This Kathy Parsons review originally reviewed for  Mainly Piano website. It is reprinted here on Ambient Visions with permission.


Hearing Voices

by Will Ackerman

Visit Will Ackerman's website


What do Adiemus, Dead Can Dance and Will Ackerman all have in common?  On the surface, the answer would be apparently, "not much."  However, Will Ackerman, the legendary guitar player and founder of Windham Hill records has broken his lengthy silence and resurfaced with a new album, "Hearing Voices." And hearing them we are, as for the first time in Ackerman's career, he teams up with seven world-class vocalists to create an album joining his virtuoso guitar with the sound of the human voice-as-instrument.

Ackerman's liner notes indicate that he was less interested in creating "stories" than he was in finding an expression, an emotional outlet that involved that most expressive of all instruments, the human voice. This is why most of the songs are not sung in English; the languages used range from Italian to Luganda (a Ugandan dialect) to even a made-up language, a la Adiemus. None of the vocalists was given a preview of the music; they were invited into the studio and asked to improvise heavily. The result is an astounding, highly listenable album.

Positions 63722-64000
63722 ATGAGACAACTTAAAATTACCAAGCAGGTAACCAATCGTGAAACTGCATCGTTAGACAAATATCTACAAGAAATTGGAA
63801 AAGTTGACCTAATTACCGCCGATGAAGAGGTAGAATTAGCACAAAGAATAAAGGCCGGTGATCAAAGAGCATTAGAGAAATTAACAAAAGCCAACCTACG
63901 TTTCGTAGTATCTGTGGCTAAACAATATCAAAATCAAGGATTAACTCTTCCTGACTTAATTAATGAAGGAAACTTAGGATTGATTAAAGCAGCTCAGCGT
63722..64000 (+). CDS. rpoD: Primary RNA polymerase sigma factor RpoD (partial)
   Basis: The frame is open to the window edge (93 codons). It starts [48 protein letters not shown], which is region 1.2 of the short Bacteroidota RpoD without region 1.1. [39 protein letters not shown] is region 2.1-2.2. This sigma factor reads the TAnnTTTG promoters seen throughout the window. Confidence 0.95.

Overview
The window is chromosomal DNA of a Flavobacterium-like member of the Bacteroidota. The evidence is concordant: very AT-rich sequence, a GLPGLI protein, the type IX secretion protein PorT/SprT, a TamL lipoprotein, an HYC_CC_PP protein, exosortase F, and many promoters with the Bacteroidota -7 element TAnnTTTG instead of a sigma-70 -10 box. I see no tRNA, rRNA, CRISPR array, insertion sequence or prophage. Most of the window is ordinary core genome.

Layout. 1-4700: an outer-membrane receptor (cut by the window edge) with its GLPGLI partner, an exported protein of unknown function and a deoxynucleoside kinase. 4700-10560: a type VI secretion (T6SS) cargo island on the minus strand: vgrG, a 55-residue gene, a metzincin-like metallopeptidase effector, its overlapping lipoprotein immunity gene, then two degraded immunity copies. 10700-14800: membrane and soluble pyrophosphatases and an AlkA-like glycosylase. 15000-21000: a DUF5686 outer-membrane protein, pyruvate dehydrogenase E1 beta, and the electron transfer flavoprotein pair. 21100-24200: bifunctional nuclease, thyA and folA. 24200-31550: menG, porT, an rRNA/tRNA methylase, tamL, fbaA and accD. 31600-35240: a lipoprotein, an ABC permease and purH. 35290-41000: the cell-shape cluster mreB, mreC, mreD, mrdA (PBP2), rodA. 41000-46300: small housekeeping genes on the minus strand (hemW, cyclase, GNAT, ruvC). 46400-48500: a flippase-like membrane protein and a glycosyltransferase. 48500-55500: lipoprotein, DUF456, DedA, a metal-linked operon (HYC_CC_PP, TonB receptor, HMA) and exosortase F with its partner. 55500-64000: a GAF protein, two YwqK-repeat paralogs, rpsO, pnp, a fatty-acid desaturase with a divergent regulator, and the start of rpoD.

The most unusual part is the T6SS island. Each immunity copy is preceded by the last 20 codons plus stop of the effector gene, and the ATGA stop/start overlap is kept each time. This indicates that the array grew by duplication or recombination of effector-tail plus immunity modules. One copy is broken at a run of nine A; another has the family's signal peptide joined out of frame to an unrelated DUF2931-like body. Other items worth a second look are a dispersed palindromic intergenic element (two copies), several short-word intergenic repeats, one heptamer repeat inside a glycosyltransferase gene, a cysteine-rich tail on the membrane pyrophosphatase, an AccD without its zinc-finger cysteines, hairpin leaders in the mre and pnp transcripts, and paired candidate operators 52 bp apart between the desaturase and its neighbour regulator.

There the comparison to Adiemus and Dead Can Dance ends.  "Hearing Voices" is mellower, and at times even more melancholy than DCD.  The album flows smoothly, despite the many different influences, languages and inflections.  Ackerman's guitar sparkles throughout, ably assisted at times by keyboardist Phil Aaberg, bassist T-Bone Wolk, percussionists Jeff Haynes and Bob Muller, guitarist Marc Schulman, and violinist Charlie Bisharat.

This is not a "party" album. It's an album for reflection. It's an eclectic mix of spiritual, emotional, artistic and inspirational music. Don't try to make sense of the songs' words. Just enjoy.

Reviewed by Fred Puhan for Ambient Visions.


Dance Planet 

by Various Artists

Visit Music Mosaic's website

Music Mosaic is a new label from the land down under and they have released a series of CD's since last year that "encourages all cultures and nations to live together respectfully on our planet Earth." All of their releases so far have been compilations that cover a different style of music and they proceed to present a worldview of that style of music by exposing us to a wide variety of practitioners of it from around the world. Lotus Groove, Didgeridoo Trance Dance, Healing Sounds and Inner Peace are some of the titles that they have released so far with each having a unique and distinct style of music being spotlighted.